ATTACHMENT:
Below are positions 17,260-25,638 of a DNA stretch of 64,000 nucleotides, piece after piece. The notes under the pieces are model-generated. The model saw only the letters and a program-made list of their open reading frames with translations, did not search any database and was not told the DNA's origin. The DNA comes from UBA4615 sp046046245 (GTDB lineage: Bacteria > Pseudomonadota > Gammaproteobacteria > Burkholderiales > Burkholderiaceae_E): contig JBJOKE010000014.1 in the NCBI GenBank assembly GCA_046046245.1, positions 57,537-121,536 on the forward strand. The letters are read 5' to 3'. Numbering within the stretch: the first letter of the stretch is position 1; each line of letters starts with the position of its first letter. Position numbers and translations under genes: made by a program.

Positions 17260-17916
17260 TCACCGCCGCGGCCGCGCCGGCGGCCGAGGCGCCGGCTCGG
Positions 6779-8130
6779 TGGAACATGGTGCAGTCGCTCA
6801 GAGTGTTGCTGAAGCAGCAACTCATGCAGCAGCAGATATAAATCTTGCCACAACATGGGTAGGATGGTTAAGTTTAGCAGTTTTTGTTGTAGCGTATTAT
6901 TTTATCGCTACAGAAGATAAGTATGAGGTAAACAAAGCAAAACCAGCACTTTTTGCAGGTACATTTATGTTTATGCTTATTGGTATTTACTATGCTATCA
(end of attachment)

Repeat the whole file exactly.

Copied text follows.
Below are positions 17,260-25,638 of a DNA stretch of 64,000 nucleotides, piece after piece. The notes under the pieces are model-generated. The model saw only the letters and a program-made list of their open reading frames with translations, did not search any database and was not told the DNA's origin. The DNA comes from UBA4615 sp046046245 (GTDB lineage: Bacteria > Pseudomonadota > Gammaproteobacteria > Burkholderiales > Burkholderiaceae_E): contig JBJOKE010000014.1 in the NCBI GenBank assembly GCA_046046245.1, positions 57,537-121,536 on the forward strand. The letters are read 5' to 3'. Numbering within the stretch: the first letter of the stretch is position 1; each line of letters starts with the position of its first letter. Position numbers and translations under genes: made by a program.

Positions 17260-17916
17260 TCACCGCCGCGGCCGCGCCGGCGGCCGAGGCGCCGGCTCGG
Positions 6779-8130
6779 TGGAACATGGTGCAGTCGCTCA
6801 GAGTGTTGCTGAAGCAGCAACTCATGCAGCAGCAGATATAAATCTTGCCACAACATGGGTAGGATGGTTAAGTTTAGCAGTTTTTGTTGTAGCGTATTAT
6901 TTTATCGCTACAGAAGATAAGTATGAGGTAAACAAAGCAAAACCAGCACTTTTTGCAGGTACATTTATGTTTATGCTTATTGGTATTTACTATGCTATCA